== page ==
moving. When moving laterally the defender used cross-stepping method of
footwork which kept the defender ahead of the attacker and out of reach for
the most part. The defender was able to create about ten feet of ground
finally getting cut. I might ad that for the most part the defender only
received cuts on his free side arm since he was drawing and shooting one
handed! All of this happened in just a little over one and one-half seconds
and it took that long only because the defender was able to create so much
distance by cross-stepping.

Moving the threat even closer, we started the attacker at five feet out.
Needless to say, the inexperienced defender didn't have a chance to even go
for his gun. Not once did the defender get his gun out! You might want to
that again. He didn't have a chance to move laterally either. At this close
distance you are pretty much toast if you think that you are going to get
gun out and use it when the attacker makes the first move. So, after several
attempts failed by the rookie, we placed the experienced individual in the
same situation. Well, at times he was successful at getting the gun out of
holster, but did not get to fire any shots. Again, he knew the attack was
coming. One of the things that gave him the advantage was the attacker's
This is where knowing the attacker's rituals comes in handy. We never did
him that defender was picking up on them and what they were. However,
does them! So, you had better learn them! The experienced defender really
didn't have any time to move laterally either without being cut several

One thing that a lot of people tend to forget is that you are most likely to
be attacked in low-light conditions. So, for that very reason we conducted
several exercises in the dark just after sunset when your eyes are adjusting
to the lighting conditions. Let me tell you that things change greatly and
you do not train in these conditions, then you are fooling yourself that you
have even the slightest chance to survive. Not to mention, that you are
probably not going to be able to hit your target if you are able to draw and

Alright, as you can imagine, the results were not good. Keep in mind that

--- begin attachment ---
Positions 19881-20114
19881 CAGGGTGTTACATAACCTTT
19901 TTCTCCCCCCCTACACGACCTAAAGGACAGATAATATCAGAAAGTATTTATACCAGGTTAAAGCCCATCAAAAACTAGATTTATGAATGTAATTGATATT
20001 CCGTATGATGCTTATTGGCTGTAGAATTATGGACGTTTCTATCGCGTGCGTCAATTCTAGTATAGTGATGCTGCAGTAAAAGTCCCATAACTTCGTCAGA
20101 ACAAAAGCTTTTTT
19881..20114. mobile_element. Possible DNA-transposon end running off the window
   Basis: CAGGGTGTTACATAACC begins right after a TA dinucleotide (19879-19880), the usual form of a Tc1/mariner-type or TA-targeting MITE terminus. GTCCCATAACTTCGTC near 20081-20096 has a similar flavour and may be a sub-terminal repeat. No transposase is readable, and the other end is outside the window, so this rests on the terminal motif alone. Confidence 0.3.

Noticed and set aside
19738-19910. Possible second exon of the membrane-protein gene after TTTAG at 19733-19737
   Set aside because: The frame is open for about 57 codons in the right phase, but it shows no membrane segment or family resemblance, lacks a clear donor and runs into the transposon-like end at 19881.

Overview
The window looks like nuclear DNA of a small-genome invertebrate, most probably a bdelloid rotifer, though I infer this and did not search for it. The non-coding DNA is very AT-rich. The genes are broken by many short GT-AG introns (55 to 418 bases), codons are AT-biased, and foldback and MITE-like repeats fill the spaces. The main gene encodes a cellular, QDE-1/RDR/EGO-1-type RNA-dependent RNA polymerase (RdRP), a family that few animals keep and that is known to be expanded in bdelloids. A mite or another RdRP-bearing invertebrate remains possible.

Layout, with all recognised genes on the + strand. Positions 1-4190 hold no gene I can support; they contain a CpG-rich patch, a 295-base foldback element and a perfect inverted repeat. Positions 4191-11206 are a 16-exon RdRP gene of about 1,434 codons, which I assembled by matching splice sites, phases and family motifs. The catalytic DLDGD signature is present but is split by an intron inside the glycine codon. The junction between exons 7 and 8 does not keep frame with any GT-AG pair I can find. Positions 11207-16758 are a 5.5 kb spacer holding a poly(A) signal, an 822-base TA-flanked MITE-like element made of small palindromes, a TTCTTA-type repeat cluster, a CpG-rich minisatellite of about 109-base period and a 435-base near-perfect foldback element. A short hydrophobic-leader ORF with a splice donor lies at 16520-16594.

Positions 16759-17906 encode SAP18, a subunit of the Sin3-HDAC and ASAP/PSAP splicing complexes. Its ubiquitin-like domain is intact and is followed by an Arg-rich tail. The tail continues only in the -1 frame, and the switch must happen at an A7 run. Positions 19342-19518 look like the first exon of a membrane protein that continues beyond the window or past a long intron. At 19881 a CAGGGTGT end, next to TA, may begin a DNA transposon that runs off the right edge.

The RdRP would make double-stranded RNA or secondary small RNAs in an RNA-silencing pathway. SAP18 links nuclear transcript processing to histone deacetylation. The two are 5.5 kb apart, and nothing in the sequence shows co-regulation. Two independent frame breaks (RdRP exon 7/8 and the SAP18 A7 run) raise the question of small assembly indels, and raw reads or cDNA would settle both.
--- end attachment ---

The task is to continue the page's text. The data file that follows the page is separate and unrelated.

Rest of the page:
participants were previously "focusing on drawing their gun." With that in
mind, we switched things up a little and told the experienced person to
respond with unarmed combatives first and then draw his gun if he was able.
Even in the low lighting conditions the experienced person in unarmed
combatives was able to successfully respond against the attacker who was
holding a knife and was five feet away. We found that you need to move first
and react to the knife attack with an unarmed move and then draw your gun if
that is the thing to do. After several exercises our results were more
pleasing when responding with unarmed combatives than going straight for
gun. Very few times did the defender get cut where he may not have be able
draw and shoot, or remain in the fight. If you are able to deliver a counter
strike to the knife attack that slows the attacker down even for one second,
that will buy you more time to attempt to draw your gun or create more
distance in order to do so.

In short, responding with unarmed combatives will keep you in the fight
than by going straight for your gun. Going straight for your gun most of the
time is not going to be a wise idea. And, if you move laterally or other
directions with a step-n-drag method of footwork, you will not create enough
distance to survive!

There are directions of movement you can utilize that will take you away
the danger allowing you more time to react, draw and fire. In addition,
are other methods of footwork that will allow you to traverse ground much
quicker! We will discuss both of those topics at a later time.

When facing an attacker that has you at gunpoint at close distances, things
don't really look any better! In fact, at close distances you are simply
to be exchanging bullets if you use the sidestepping method of footwork and
two handed shooting stances such as the Isosceles and Weaver. Exchanging
bullets is not a good idea in my book! In order to survive a situation where
an attacker has a gun drawn on you, you need to do one of two things. Become
small fast moving target creating as much distance as you can. Or, move in
the attacker past the muzzle of his gun and disarm him or draw your gun as
move in. And of course, there are good and bad ways to do this. If you want
some ideas of good ways to do this, you might be interested in this

Train hard, train often, and train realistically!

Brian K. LaMaster is a blackbelt in Kobudo and trains in firearms on a daily
basis. Brian is a certified NRA instructor and teaches Ohio CCW courses,
Advanced Pistol Fighting courses, and much more.

Mr. LaMaster is offering an Advanced Pistol Fighting Level II class at a discounted price as a fundraiser for Buckeye Firearms Association on November 3 - 4, 2007. The class is limited to the first 15 paid participants! Get complete details here.